Output Bit Selection Methodology for Test Response Compaction

  • 連 唯証

Student thesis: Doctoral Thesis


Test response compaction techniques are widely used to reduce test data volume for integrated circuits However the conventional output compaction methods based on Multiple-Input-Signature-Registers (MISR) and/or XOR-tree-based networks often suffer from the problems of error aliasing unknown-values and poor diagnosability In this dissertation we present an alternative technique named the output-bit-selection method for test response compaction By directly observing only a small subset of desired output response bits through some selection logic this method can effectively deal with all the above mentioned problems We first formulate the output-bit-selection problem as a minimum set covering problem and then analyze the efficiency of output-bit-selection method for test response compaction Efficient algorithms that can identify near optimum subsets of output bits to cover all detectable faults in very large circuits are developed The experimental results show that less than 10% of the output response bits of an already very compact test set are enough to achieve 100% single stuck-at fault coverage for most ISCAS benchmark circuits Even better results are obtained for ITC’99 benchmark circuits as less than 3% of output bits are enough to cover all stuck-at faults in these circuits The increase ratio of selected bits to cover other types of faults is shown to be quite small if these faults are taken into account during test generation Furthermore the diagnosis resolution of this method is almost the same as that achieved by observing all output response bits The implementation complexity of the output bit selection method strongly depends on the test architectures employed In this work we investigate how to apply the output-bit- selection method to two general scan architectures: random access scan and serial scan For a circuit with random-access scan scheme very little additional hardware is required for output bit selection as the controller and the row/column decoders in the random-access scan test architecture can be reused to select any desired bits For a serial scan based design we present a counter-based output selection approach that employs a counter and a multiplexer as the selection logic to efficiently select all desired output response bits Two efficient output selection algorithms are presented to determine the desired output responses one using a single counter operation for simpler test control and the other using more counter operations for better test response reduction ratio Experimental results show that for stuck-at faults in large ISCAS’89 and ITC’99 benchmark circuits 48%~90% reduction ratios on test responses can be achieved with only one counter and one multiplexer employed Even better results i e 76%~95% reductions can be obtained for transition faults It is also shown that most diagnosis information can be preserved; in general the diagnosis resolution loss is only 0 00097% on average Since only a counter and a multiplexer are employed for our scheme the required area overhead is quite small ranging between 0 31% and 1 29% In order to further shorten the test application time a multiple-counter-based output selection method is then presented to observe more than one output response bits at each scan-out cycle Experimental results on IWLS’05 benchmark circuits show that compared with the single-counter-based scheme the proposed method can reduce 47%~67% test application time by using 2~4 counters with 1 50%~3 00% area overhead To deal with the unknown-value problems we present an X-Avoidance technique to avoid almost all unknown values during the selection process The remaining small number of unknowns can then be easily dealt with by using very simple masking logic A new bit-selection algorithm with X-Avoidance capability is presented to select appropriate output bits to observe and avoid as many unknown responses as possible Experimental results on IWLS’05 benchmarks show that even when 16% of the responses are unknowns all unknown values can be efficiently avoided while 88%~92% response-volume reduction is achieved The proposed output-bit-selection method has several advantages including very high compaction ratio zero aliasing fully X-tolerance high diagnosability low area overhead and simple test control Also no circuit/ATPG modification is needed hence this method can be easily integrated into any typical industrial test flow to significantly reduce the test cost of both DC- and AC-scan testing with no pattern inflation and no test quality loss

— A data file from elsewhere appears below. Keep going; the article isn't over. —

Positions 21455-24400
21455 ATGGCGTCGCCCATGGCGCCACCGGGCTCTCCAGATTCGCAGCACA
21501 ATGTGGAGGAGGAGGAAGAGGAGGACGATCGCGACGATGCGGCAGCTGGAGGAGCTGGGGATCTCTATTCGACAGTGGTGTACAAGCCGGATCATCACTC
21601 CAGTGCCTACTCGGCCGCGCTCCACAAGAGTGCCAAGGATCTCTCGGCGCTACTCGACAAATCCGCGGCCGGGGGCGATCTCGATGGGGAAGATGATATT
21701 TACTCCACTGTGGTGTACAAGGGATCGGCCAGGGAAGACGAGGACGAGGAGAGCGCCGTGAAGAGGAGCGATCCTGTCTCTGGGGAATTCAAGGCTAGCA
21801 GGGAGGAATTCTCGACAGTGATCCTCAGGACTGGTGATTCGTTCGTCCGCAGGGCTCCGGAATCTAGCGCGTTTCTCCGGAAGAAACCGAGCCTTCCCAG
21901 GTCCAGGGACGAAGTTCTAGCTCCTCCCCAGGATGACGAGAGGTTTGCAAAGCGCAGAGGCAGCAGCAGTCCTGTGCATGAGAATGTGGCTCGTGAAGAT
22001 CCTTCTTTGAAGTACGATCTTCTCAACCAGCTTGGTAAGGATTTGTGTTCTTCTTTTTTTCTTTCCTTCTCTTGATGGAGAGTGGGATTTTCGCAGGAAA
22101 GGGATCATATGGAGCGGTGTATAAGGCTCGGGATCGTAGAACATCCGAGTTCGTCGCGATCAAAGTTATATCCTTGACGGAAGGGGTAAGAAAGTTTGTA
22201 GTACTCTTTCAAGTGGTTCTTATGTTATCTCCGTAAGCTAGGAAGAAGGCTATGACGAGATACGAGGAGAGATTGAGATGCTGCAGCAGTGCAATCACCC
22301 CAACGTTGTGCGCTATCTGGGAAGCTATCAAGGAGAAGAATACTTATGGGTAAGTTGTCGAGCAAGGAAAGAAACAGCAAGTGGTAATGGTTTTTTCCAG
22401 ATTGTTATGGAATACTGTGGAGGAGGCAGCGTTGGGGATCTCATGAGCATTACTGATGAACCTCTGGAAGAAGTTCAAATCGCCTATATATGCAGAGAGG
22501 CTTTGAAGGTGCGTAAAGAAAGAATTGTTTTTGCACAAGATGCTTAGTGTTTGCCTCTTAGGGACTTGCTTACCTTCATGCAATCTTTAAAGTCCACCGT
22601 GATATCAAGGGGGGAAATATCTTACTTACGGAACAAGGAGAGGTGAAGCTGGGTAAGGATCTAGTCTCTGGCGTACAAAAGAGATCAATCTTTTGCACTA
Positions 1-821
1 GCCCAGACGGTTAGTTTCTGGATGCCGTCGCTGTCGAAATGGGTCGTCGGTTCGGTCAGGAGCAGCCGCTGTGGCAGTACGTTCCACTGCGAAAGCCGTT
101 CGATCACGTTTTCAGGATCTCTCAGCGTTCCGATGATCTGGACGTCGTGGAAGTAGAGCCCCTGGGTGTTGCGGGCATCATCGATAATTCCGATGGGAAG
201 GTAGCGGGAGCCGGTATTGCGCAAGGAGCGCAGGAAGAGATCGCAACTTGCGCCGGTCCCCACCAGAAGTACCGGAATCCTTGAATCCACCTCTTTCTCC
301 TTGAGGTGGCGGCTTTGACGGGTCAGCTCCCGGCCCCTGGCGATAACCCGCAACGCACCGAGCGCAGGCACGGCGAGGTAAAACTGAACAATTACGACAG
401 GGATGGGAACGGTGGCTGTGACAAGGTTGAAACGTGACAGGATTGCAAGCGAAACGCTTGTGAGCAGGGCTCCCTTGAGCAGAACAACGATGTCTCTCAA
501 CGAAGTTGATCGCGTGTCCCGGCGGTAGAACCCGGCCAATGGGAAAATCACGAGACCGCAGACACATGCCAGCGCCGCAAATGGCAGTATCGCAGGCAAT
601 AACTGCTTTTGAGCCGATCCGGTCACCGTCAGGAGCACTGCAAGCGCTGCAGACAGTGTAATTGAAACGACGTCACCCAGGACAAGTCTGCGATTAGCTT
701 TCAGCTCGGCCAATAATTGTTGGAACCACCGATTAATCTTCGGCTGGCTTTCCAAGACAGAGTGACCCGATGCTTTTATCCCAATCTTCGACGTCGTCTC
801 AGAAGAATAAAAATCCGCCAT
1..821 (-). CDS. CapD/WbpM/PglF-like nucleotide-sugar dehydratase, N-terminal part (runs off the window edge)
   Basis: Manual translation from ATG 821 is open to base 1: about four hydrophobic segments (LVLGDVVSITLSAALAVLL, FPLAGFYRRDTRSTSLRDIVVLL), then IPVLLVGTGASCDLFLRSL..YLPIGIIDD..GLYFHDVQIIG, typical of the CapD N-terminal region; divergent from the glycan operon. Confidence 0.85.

Date of Award2014 Nov 28
Original languageEnglish
SupervisorKuen-Jong Lee (Supervisor)

Cite this